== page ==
WASHINGTON — The Democrat who finished third in the 2016 Iowa Caucuses is now being considered for the post of commissioner of Social Security. Former Maryland Governor Martin O’Malley will go before the U.S. Senate Finance Committee this week for his nomination hearing, and Republican Iowa Senator Chuck Grassley will be among the lawmakers asking him questions.
“I did meet with him in my office a month ago and I thought it was a very worthwhile meeting,” Grassley says. “I think his heart is in the right place, but I’m going to wait until the hearing’s over to decide whether to vote for him.”
The long-term viability of Social Security is the subject of much concern, but Grassley says they likely won’t be talking with O’Malley about that topic during the hearing on Thursday.
“I think we’re going to be more concerned about how he runs the Social Security Administration,” Grassley says, “and is he going to get people from remote work back into the offices around the country so they can serve the people better?”
Under rules that were set down in 1935, Social Security isn’t allowed to pay out more money than it takes in, and Grassley says the system will be facing a critical challenge in about a decade without key reforms.
“Social Security will be around,” Grassley says, “but if you retire after 2033, based upon trustees’ predictions right now, you’ll get a Social Security check, but it’ll be about 77% of what you’d get if you were drawing Social Security today.”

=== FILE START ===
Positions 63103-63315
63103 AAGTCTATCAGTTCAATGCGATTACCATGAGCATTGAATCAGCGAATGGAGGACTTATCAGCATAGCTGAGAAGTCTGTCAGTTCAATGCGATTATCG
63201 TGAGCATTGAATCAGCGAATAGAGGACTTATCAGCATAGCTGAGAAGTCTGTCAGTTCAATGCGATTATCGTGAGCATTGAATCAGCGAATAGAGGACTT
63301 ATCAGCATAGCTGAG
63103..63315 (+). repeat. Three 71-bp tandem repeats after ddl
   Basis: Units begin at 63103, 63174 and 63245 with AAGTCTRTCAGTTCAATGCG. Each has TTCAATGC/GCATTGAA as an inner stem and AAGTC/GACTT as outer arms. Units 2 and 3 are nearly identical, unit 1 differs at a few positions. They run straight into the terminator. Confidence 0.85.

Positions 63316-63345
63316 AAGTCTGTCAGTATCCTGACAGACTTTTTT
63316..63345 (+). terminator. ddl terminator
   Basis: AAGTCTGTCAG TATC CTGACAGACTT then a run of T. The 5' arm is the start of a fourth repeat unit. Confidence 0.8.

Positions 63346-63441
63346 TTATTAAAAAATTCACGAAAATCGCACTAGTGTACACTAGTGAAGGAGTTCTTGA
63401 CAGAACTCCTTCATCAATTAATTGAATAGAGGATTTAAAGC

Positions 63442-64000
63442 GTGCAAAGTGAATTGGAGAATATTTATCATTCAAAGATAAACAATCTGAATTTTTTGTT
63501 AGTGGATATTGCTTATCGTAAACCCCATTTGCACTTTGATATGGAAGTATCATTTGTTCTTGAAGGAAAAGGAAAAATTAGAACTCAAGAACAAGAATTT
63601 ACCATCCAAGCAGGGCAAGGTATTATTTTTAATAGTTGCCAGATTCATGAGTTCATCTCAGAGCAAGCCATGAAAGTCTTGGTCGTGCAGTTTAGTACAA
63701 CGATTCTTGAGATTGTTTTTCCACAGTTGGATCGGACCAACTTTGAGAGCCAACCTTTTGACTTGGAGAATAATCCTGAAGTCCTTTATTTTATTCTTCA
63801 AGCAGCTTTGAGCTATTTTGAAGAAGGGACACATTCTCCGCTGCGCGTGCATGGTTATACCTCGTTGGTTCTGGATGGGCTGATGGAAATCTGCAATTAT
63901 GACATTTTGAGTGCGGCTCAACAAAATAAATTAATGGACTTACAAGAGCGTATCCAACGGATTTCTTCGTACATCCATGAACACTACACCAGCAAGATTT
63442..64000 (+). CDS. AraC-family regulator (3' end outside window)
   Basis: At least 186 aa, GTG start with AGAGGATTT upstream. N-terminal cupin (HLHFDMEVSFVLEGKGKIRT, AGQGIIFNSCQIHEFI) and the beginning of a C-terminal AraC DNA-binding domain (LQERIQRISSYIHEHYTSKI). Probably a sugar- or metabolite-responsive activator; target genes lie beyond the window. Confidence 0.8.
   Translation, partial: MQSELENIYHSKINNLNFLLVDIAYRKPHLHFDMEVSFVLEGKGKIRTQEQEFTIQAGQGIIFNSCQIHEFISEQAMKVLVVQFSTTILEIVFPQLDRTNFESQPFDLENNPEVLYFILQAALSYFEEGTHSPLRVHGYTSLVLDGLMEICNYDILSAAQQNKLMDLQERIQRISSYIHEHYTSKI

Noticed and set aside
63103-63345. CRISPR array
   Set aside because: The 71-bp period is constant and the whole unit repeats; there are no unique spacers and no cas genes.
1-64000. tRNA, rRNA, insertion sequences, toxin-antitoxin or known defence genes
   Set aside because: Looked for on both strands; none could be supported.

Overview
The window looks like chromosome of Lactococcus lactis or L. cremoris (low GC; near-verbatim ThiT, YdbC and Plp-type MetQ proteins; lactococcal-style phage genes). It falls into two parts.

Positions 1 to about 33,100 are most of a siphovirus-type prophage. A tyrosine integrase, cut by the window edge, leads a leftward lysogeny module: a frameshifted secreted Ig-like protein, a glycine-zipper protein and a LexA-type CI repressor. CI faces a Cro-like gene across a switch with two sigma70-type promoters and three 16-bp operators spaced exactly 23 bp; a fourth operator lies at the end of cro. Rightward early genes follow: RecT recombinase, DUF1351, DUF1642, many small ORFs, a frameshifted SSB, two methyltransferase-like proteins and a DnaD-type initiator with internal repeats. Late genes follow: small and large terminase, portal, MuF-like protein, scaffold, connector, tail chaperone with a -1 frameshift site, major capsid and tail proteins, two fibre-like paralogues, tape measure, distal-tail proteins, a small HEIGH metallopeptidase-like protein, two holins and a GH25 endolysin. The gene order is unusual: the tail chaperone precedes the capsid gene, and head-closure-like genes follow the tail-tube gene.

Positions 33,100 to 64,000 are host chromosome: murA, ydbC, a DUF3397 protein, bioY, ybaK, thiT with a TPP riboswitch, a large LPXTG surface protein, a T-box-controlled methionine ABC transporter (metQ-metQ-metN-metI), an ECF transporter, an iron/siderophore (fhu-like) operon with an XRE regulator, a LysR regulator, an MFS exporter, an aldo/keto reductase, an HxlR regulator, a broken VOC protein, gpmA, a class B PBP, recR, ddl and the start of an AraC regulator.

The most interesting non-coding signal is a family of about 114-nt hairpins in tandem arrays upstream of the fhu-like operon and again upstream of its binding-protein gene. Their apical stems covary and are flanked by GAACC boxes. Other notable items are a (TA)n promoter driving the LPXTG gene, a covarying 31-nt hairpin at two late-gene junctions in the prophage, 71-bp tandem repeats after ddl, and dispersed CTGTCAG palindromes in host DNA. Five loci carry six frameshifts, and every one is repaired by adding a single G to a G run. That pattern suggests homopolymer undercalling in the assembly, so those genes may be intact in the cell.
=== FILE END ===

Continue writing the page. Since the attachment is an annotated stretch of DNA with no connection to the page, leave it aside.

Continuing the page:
Some 40 years ago, Social Security was in danger of failure, until House Speaker Tip O’Neill met with President Ronald Reagan to create a compromise that saved the system. Grassley says a new agreement is needed to keep things afloat for another 40 years.
“We should be fixing Social Security yesterday not tomorrow, because it’ll be more difficult tomorrow,” Grassley says, “and we’re going to have to do this with bipartisan efforts because you’re not going to get a Republican plan or a Democrat plan. You’re going to have to do like Tip O’Neill and Reagan did.”
Social Security is the largest federal government program. This fiscal year, the agency expects to pay out $1.2-trillion dollars in benefits to 66-million people.